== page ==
Terrorists started this war with killing, and now are suing for peace with more killing, lashing out at schoolyards, marketplaces, and soccer matches, blowing up kids, women, and men on their way to work or worship. All to win the battle for headlines, which they are certain to get; the greater the savagery, the bigger the font.
Our soldiers, meaning the soldiers from countries like the United Kingdom, Australia, Canada, Germany, yes France, and the United States, are better in all aspects but one: The terrorists somehow manage to beat us all in our respective medias. We may own the air, but terrorists own the airwaves.
Today there are over fifty journalists here. We have an excellent new Commanding General, David Petraeus. A big plan is unfolding that will affect the lives of nearly every person reading this, and many more. Soon the weather will change as a long, hot, grinding, and sticky year begins, but most journalists will spend little time here. When the weather turns hot, most will go home.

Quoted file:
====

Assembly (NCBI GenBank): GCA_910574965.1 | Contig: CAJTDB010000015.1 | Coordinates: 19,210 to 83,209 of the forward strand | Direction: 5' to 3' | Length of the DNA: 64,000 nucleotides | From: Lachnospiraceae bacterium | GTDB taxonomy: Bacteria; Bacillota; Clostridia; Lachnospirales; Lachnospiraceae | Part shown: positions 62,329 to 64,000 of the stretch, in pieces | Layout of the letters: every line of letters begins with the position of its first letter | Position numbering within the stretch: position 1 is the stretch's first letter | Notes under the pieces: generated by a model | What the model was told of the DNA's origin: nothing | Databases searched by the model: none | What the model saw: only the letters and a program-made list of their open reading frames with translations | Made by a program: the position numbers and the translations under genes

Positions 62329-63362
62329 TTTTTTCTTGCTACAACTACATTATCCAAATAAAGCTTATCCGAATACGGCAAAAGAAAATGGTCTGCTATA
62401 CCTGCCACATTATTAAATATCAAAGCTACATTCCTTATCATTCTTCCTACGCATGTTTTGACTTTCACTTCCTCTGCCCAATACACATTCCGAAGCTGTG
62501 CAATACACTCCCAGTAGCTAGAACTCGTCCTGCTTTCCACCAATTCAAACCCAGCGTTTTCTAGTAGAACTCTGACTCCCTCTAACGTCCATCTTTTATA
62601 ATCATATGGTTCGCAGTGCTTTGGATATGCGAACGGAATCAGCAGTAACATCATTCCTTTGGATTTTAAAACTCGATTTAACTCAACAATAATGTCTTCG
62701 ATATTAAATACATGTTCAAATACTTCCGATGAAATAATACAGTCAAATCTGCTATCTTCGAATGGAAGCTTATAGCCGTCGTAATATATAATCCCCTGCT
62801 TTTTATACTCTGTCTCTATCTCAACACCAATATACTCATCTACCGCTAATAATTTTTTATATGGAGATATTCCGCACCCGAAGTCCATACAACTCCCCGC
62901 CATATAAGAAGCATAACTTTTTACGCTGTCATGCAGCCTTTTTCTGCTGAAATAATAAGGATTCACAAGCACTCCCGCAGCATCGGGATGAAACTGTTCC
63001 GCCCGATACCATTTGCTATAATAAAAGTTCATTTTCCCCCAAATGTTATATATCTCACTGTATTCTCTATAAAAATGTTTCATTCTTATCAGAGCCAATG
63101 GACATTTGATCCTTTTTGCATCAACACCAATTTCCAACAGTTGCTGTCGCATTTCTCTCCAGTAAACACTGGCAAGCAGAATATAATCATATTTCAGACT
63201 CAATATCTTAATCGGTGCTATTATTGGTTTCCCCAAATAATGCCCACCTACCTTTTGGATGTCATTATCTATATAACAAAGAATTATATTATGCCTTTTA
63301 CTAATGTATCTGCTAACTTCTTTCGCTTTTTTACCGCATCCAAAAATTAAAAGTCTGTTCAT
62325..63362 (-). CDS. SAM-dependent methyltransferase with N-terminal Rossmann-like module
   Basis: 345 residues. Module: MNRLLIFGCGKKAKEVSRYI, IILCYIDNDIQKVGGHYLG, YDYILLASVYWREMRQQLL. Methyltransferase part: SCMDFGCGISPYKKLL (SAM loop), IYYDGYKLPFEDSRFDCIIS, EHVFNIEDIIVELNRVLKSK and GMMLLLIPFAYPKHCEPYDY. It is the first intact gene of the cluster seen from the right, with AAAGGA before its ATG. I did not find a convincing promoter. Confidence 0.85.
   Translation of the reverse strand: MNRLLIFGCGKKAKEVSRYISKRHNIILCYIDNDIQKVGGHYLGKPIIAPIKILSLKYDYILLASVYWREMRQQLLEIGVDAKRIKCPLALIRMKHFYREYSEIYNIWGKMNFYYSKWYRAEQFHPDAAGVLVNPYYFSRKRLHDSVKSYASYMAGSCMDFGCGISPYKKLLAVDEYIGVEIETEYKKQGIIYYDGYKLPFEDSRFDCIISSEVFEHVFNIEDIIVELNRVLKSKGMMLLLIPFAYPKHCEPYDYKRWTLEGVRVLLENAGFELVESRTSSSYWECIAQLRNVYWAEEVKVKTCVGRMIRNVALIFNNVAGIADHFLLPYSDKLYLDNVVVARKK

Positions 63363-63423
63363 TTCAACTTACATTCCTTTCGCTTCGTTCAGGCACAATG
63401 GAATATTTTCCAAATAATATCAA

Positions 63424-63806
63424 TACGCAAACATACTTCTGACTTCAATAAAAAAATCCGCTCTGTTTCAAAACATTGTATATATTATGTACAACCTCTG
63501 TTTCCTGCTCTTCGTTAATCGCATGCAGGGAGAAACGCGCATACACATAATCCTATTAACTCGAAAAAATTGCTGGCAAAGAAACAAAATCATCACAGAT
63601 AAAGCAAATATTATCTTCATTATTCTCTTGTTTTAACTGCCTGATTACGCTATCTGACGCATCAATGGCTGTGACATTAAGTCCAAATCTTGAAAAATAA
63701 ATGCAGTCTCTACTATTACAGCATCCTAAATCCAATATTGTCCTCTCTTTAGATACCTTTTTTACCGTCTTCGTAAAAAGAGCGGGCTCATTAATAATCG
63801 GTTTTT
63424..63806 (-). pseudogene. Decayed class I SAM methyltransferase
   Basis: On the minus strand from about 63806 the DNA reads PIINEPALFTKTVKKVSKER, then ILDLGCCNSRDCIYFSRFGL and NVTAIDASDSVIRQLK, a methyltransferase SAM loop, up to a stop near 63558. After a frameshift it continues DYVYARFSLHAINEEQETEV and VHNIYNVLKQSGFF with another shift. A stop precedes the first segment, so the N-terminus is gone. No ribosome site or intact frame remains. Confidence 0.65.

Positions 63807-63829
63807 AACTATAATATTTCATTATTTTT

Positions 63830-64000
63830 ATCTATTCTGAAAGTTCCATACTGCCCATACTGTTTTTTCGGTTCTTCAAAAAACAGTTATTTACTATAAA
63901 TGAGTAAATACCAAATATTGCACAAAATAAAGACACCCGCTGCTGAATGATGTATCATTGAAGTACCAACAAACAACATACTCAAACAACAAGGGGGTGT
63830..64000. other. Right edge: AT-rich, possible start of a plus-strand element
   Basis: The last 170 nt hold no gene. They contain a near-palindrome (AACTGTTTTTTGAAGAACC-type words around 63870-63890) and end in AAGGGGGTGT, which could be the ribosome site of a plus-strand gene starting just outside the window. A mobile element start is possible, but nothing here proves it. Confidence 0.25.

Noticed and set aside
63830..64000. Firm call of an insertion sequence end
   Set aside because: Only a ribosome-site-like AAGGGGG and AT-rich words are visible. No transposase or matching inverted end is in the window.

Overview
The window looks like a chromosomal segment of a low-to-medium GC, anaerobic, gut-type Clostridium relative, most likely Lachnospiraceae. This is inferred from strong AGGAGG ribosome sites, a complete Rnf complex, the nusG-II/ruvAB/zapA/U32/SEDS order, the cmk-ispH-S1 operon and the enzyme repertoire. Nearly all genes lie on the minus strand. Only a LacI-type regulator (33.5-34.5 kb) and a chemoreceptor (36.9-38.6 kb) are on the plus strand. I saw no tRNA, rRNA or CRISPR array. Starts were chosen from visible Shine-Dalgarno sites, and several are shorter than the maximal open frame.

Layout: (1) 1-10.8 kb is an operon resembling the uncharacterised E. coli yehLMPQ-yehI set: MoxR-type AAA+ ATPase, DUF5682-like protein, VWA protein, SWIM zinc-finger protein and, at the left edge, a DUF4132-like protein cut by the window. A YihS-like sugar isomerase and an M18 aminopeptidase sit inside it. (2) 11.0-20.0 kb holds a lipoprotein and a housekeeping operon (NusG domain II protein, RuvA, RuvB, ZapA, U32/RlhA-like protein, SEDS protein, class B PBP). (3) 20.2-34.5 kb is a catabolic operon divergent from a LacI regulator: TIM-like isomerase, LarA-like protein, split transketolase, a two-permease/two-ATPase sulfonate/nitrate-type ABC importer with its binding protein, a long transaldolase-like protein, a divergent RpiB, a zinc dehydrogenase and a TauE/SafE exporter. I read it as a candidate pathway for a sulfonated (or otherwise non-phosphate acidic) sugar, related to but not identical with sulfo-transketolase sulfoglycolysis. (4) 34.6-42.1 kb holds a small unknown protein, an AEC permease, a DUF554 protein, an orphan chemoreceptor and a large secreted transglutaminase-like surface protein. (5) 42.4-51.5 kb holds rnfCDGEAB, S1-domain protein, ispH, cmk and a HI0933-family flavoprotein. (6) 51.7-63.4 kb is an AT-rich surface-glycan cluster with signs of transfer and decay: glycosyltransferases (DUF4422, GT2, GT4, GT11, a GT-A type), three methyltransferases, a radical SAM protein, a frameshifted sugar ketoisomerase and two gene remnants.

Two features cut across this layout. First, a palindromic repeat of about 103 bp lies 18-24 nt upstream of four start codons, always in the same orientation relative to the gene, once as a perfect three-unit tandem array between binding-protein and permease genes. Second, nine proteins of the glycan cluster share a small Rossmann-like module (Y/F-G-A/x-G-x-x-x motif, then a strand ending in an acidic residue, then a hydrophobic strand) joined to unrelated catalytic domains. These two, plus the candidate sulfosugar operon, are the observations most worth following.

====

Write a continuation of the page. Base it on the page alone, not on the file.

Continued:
Afghanistan, too, is nearly forgotten. Our troops are slugging it out over there. I believe we are losing the war in Afghanistan, but I have strong hope for Iraq. Nearly all of America and Europe believe Iraq is a lost cause, but there is hope here and it lives in the thousands of stories about this place that are never told because they have not been witnessed by our media, or at least not reported.
Under that strange high moon rising to meet its eclipse, I thought of Ernie. Ernie Pyle. His was a name I hardly knew just two years ago, except in some vague way I knew he had been a writer, at war. That changed when people compared my work to his, and sent a couple of Ernie’s books to me. After reading them, I thought the comparison extremely flattering but not deserved. There are some obvious and even stylistic similarities. I say “folks” a lot; so did Ernie. Ernie had a particular heart for the infantry; I spend most of my time with infantry. But while Ernie talked bluntly about the ugly parts of war, I simply lack the skills to make anything ugly look pretty.